be a vector of the log of the ratio means corresponding to the
subpopulations defined by the classification of the H types of strata, K types of households and
L
types of characteristics of the children. An estimate of the covariance matrix of
F
~
, based on Taylor
series approximation is given by:
V
D
V
D
F
R
R
R
~
~
~
~
~
~
~
~
1
1
(2.15)
where
D
R
~
~
is a matrix
HKL
x
HKL
with the
elements of vector
R
~
on the diagonal and
V
R
~
~
is an
estimate of the covariance matrix for
R
~
given by (2.9
). The function vectior
F
~
may be modelled
using the GSK methodo
logy by directly forming F and its covariance matrix.
Depending on the research question of interest a different vector of ratios is proposed if interest is on
modelling, for example, the logit R. In this case
F
F
F
HKL
~
(
,
.
.
.
,
)
111
log
~
~
it
R
ln
(
)
ln
(
)
~
~
~
~
R
R
1
and the estimate of the covariance matrix is
given by
V
D
D
V
D
D
F
R
R
R
R
R
~
~
~
~
~
~
~
~
~
~
~
~
[
]
[
]
1
1
1
1
1
1
.
8
3. EXAMPLE
The AISAM project involved 9 communities and was developed in the outskirts of Salvador. The
communities were stratified according
to sanitation conditions then a random selection of communities
was obtained from each stratum and at the second stage sampling, households were sampled from the
communities. All children less than five years of age living in the selected households were
followed
for diarrhea episodes.
This was a longitudinal study with 1162 chidren. The objective was to collect daily diarrhea
information for fourteen days periods. Criteria were established for the definition of severity of
episodes of diarrhea.
The ve
ctor of ratios (incidences of moderate and/or severe episodes of diarrhea) was constructed
according to the crossclassification of characteristics of the communities, households and children. A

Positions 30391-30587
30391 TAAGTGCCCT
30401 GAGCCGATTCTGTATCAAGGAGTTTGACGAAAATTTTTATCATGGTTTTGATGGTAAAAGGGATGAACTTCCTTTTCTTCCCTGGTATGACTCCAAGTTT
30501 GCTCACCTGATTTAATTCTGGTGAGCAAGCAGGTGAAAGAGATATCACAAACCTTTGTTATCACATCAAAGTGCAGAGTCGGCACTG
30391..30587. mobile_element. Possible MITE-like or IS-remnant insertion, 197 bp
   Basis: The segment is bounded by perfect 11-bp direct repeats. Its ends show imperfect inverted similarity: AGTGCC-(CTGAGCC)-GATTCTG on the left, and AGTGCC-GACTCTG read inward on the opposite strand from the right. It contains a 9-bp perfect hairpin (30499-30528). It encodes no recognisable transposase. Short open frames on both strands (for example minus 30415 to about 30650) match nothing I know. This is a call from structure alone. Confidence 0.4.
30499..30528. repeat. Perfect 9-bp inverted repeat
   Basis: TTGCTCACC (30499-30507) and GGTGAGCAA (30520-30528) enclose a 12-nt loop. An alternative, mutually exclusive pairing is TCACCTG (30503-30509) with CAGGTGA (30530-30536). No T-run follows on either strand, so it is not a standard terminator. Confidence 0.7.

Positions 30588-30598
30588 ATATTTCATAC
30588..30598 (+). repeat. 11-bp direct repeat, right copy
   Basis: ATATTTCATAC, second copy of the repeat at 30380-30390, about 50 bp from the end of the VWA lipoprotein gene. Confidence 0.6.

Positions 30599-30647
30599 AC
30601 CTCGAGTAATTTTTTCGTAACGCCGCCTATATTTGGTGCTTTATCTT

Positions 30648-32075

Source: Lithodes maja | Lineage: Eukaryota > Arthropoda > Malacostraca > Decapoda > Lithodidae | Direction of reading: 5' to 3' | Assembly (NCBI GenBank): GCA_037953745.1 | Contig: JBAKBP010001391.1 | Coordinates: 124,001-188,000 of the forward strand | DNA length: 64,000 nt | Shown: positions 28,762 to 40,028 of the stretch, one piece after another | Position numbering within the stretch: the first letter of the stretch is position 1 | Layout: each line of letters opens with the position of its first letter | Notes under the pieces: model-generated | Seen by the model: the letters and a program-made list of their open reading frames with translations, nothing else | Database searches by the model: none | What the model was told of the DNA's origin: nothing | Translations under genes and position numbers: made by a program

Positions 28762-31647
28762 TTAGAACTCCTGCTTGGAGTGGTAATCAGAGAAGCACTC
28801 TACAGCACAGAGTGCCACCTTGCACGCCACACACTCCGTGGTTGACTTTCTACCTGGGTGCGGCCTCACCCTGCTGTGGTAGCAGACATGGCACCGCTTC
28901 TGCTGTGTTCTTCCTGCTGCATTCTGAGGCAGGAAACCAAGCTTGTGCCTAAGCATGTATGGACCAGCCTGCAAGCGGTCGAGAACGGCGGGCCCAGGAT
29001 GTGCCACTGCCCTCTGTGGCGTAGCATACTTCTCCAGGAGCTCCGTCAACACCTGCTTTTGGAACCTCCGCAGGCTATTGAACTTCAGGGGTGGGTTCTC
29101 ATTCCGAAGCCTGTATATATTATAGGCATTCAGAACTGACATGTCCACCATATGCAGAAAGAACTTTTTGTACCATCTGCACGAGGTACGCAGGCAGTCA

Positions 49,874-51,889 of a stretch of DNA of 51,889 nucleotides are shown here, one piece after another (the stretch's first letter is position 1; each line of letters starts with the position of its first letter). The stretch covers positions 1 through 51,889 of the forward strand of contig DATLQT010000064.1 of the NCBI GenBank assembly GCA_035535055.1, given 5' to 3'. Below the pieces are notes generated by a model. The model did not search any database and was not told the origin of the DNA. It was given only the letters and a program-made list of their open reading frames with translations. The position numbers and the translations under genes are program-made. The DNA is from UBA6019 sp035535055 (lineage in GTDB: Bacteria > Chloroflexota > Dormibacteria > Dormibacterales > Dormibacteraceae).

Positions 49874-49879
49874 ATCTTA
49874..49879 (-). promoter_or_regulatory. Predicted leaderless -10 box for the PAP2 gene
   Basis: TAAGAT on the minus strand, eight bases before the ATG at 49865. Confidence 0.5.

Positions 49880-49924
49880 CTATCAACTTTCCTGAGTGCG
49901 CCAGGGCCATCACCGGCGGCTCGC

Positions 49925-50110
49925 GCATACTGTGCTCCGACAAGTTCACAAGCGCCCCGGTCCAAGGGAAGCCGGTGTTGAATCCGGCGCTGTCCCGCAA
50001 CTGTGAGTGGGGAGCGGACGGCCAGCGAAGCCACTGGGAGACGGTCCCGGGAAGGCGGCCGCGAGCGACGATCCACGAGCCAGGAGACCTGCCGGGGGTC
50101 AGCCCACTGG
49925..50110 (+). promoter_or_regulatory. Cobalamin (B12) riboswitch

first regression model for ratios was ajusted by WLS then a s
econd simplified model was tried. The
second model adequately fit the data (chi

square with 8 degrees of freedom=5.55, p

value=0,6980).
Results showed a 2.5 risk of moderate and/or severe episodes of diarrhea if children came from an area
with no sanitat
ion intervention as compared to the area with good basic sanitation intervention. There
was a 1.9 risk for moderate and/or severe episodes of diarrhea for children whose mothers had up to 5
years of study compared to mothers with more than 5 years of st
udy.
Note to the reader: This is a preliminary version of the article.
9
4. REFERENCES
Davies, C. S. (1994). Applications of sample methodology to repeated measures data structures in
dentistry. Unpublished doctoral dissertation,
Department of Bio
statistics,
University of North
Carolina, Chapel Hill.
Freeman, D. H., Freeman, J. L., Brock, D. B., Koch, G. G. (1976). Strategies in the multivariate
analysis of data from complex surveys II:An Application to the United States National Helth
Interview S
urvey.
International Statistical Review
,
44
, 317

330.
Grizzle, J. E., Starmer, C. F. & Koch, G. G. (1969). Analysis of categorical data by linear models
.
Biometrics
, 25, 459

504.
Koch, G., Freeman, D. H.,Freeman, J. L. (1975).Strategies in the Multivar
iate
Analysis of Data from Complex Survey.
International Statistical Review
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, 59

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KOCH, Gary G., IMREY, P. B., SINGER, J. M., ATKINSON, S. S. And STOKES, M. E. (1985).
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of the American
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170.
Lavange, L. M., Keys, L. L., Koch, G. G., Margolis, P. A. (1994). Application of Sample Survey
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, 343

355.
Snyder, E. S. (19
93). The analysis of binary data with large, unbalanced, and incomplete clusters
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, Department of
Biostatistics
, University of North Carolina, Chapel Hill.